SYDNEY (BLOOMBERG) – Prime Minister Scott Morrison has been one of the world’s most outspoken leaders in pushing back against China, and many Australian voters share his concerns.
But the tough language could end up hurting more than helping him in key seats that may swing Saturday’s (May 21) election.
One of them is Chisholm in the eastern suburbs of Melbourne, where one in five people are of Chinese descent.
Mr Morrison’s centre-right Liberal National coalition took the electorate by a margin of just 0.6 per cent three years ago en route to a narrow election win, and he needs to repeat the feat to pull off another come-from-behind victory.
The streets of Box Hill, one of 10 suburbs that make up the Chisholm seat, are filled with Chinese medicine stores and acupuncture businesses that wouldn’t be out of place on the streets of Hong Kong or Beijing. Many of the shop signs are written in both English and Chinese dialects in the suburb, which sits about a half-hour train ride from central Melbourne.
Mr Alan Qu, a 38 year-old real estate agent in Box Hill, voted for Mr Morrison’s coalition back in 2019. But now he’s undecided heading into the election, mainly due to the Australian leader’s ramped-up anti-China rhetoric.
“If you don’t like your boss, you still get a salary,” Mr Qu said, referring to the relationship between Australia and China. “You don’t have to have to tell them, ‘I don’t like you, you’re bad.'”
The dynamics in Chisholm show the difficulty Mr Morrison has faced in turning a key foreign-policy credential into a winning election issue, even as Pew Research found that negative views of China among Australians rose to 78 per cent last year from 57 per cent in 2019.
Polling has shown that the rising cost of living is a far bigger concern for voters, with consumer price gains at the highest in two decades.
Another reason is because the opposition Labor party, which has steadily led in the polls, has sought to blunt any advantage for Mr Morrison by adopting a similar China policy – only with softer language aimed at appealing to the ethnic Chinese citizens who make up more than 5 per cent of the population, one of the world’s largest diasporas.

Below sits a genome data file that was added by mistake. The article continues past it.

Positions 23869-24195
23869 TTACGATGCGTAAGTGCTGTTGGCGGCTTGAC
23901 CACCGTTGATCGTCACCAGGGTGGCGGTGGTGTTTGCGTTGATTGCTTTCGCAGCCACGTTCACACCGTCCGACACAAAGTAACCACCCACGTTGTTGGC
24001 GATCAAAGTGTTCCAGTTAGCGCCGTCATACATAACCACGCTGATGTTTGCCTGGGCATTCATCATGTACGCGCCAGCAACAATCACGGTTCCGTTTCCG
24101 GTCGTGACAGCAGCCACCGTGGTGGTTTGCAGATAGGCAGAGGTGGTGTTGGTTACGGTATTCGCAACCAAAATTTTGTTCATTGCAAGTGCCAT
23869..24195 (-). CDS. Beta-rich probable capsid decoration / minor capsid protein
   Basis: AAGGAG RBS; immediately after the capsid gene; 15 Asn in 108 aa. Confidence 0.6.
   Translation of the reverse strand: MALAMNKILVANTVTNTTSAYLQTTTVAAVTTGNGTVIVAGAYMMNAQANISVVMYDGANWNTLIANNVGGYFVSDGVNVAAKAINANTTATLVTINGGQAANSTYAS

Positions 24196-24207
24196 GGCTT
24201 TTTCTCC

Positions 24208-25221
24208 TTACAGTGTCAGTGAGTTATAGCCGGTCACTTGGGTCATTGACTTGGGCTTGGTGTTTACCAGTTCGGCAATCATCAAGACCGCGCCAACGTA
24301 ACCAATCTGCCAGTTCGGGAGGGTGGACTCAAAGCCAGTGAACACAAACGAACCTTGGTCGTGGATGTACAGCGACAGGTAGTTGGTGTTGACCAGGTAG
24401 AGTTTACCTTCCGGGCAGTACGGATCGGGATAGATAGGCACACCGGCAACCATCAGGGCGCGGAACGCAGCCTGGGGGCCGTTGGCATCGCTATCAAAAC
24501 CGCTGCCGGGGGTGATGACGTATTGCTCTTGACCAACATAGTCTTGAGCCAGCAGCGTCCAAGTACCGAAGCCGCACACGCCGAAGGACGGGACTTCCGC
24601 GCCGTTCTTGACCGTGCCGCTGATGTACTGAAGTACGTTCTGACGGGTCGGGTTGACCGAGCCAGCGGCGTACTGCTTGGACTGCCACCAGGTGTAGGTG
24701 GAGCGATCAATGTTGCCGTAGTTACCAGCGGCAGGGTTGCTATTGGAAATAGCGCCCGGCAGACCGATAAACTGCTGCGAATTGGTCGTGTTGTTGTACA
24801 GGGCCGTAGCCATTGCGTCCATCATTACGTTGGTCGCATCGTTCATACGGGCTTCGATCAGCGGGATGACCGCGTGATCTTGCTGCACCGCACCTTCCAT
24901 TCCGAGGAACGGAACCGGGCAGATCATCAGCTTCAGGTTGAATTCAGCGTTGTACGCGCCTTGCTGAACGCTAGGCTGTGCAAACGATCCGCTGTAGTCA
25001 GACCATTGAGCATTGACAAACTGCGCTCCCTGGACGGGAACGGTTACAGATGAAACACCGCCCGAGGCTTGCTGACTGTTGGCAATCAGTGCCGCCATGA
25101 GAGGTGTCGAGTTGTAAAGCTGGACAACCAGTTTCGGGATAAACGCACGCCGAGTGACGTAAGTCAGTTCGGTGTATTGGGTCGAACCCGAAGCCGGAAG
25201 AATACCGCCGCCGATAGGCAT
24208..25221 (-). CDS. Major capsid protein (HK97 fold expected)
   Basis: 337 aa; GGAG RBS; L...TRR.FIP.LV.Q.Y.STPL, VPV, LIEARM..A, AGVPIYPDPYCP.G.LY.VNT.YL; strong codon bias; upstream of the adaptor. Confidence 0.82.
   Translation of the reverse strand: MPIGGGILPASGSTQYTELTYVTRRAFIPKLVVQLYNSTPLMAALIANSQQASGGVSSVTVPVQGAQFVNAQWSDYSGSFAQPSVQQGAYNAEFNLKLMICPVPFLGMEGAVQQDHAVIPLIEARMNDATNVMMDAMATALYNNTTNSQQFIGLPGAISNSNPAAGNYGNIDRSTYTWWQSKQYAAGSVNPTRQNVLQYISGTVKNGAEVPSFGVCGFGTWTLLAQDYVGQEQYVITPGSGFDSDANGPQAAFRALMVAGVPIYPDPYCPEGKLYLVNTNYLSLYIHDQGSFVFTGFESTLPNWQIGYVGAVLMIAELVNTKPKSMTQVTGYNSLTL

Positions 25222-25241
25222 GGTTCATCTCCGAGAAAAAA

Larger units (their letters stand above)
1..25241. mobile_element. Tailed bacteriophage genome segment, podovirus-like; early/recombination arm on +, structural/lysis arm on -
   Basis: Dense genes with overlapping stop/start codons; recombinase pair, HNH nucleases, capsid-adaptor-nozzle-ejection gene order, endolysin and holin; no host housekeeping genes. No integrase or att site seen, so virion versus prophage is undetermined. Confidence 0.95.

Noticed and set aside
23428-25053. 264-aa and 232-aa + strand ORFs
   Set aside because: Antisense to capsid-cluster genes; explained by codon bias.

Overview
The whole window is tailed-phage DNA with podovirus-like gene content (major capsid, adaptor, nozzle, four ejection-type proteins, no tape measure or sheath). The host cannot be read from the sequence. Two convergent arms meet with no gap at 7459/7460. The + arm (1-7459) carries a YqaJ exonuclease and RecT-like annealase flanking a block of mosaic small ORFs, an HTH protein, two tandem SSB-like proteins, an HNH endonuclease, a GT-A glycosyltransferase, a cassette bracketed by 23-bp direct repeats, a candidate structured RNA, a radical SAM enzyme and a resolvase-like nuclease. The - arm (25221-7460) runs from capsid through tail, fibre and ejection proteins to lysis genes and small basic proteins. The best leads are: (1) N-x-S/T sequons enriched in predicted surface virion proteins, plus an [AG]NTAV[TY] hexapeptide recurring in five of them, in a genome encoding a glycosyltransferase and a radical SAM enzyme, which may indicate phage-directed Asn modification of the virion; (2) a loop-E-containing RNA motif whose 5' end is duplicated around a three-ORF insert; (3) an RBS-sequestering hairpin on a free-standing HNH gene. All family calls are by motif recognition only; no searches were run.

To be sure, Australia’s ethnic Chinese population is incredibly diverse, with thousands coming from Malaysia, Singapore and Taiwan. Not all are fans of the Communist Party – many immigrants fled after the Chinese military fired on protesters in Tiananmen Square in 1989 – and plenty support Mr Morrison’s strong language against Beijing.
But polling conducted by the Lowy Institute found that support for the government among Australians of Chinese heritage dropped 14 percentage points last year to 28 per cent, faster than its popularity declined among the broader population. Seats where Chinese Australians made up more than 10 per cent of the voters could alone decide who is the next prime minister, according to Mr Osmond Chiu, a Sydney-based research fellow at the Per Capita think tank.
“There’s a real sense there has been a massive shift over the past year,” he said. “That has coincided with this sort of toughening rhetoric and the spectre of the threat of China being raised in an electoral context.”
Relations between China and Australia have fallen to new lows since 2018, when Australia became the first country to ban telecoms giant Huawei Technologies Co from its 5G wireless networks and also passed foreign interference laws in a move widely seen as targeting China. The government recently toughened such rules in universities following the harassment of Hong Kong protesters on Australian campuses.
Ties with Australia’s largest trading partner got even worse during the pandemic. Mr Morrison called for an investigation into the origins of the Coronavirus in 2020, a politically sensitive subject for China, where the outbreak first came to light. In response, Australian exports into China began to face hurdles including investigations, custom delays and high tariffs.
More recently, China’s signing of a security pact with the Solomon Islands sparked a national uproar and spurred Defence Minister Peter Dutton to warn that Australia should prepare for eventual war in the region. Just last Friday (May 13), he held a snap press briefing to tell the public that a Chinese surveillance ship had been tracking Australia’s coastline for the past week.